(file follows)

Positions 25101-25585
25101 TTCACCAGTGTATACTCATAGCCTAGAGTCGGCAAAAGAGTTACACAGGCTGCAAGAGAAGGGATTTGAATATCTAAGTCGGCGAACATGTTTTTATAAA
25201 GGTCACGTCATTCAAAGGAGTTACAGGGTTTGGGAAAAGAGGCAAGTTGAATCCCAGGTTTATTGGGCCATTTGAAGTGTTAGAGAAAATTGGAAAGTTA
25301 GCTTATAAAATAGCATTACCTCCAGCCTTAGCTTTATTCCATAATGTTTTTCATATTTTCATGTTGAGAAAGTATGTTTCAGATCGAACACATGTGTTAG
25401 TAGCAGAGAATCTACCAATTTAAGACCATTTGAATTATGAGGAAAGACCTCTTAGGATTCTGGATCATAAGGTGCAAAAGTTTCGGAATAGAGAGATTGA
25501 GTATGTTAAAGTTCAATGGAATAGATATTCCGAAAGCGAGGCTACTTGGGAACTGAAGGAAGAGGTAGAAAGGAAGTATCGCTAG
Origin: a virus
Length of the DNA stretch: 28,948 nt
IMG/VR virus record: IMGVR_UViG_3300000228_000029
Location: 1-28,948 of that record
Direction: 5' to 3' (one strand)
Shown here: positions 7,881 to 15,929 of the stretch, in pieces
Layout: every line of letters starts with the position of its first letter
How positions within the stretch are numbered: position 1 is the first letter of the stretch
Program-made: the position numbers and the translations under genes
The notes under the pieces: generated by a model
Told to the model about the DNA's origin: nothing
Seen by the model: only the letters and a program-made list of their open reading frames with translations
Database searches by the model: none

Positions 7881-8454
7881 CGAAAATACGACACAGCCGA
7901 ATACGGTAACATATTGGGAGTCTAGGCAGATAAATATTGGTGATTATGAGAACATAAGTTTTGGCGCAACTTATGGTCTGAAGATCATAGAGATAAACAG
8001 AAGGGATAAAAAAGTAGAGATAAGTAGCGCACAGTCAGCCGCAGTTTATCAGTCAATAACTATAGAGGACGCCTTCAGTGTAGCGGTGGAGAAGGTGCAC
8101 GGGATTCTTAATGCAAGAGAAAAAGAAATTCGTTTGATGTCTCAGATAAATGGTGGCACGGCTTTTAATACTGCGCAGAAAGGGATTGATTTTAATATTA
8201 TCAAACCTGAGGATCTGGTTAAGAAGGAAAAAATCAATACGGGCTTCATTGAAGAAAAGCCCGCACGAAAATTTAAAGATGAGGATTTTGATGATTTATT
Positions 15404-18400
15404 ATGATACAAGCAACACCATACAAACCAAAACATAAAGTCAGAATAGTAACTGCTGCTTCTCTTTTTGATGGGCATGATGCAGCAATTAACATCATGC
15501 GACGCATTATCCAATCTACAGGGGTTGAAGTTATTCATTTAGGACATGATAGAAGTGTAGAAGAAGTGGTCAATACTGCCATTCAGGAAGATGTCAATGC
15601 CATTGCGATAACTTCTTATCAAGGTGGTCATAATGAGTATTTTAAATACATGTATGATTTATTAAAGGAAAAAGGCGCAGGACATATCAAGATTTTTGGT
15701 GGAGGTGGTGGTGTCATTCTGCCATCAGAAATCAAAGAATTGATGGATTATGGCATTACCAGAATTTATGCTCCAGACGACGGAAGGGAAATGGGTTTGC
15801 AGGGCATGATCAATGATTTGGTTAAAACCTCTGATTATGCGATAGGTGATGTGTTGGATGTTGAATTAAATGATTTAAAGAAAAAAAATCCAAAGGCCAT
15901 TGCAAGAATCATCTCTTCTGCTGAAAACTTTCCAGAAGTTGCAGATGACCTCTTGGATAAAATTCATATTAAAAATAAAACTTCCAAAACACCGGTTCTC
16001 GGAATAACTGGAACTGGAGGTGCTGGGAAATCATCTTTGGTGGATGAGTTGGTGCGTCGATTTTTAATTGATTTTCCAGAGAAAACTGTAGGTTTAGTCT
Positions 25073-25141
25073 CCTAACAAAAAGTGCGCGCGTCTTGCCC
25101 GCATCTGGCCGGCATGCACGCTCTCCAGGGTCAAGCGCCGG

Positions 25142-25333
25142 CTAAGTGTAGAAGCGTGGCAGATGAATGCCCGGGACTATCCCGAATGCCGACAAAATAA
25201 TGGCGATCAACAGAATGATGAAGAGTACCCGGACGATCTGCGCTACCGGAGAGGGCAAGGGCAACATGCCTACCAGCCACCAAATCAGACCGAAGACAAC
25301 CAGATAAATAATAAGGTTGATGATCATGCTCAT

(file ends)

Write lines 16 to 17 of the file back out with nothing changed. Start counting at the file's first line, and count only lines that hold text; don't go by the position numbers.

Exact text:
The notes under the pieces: generated by a model
Told to the model about the DNA's origin: nothing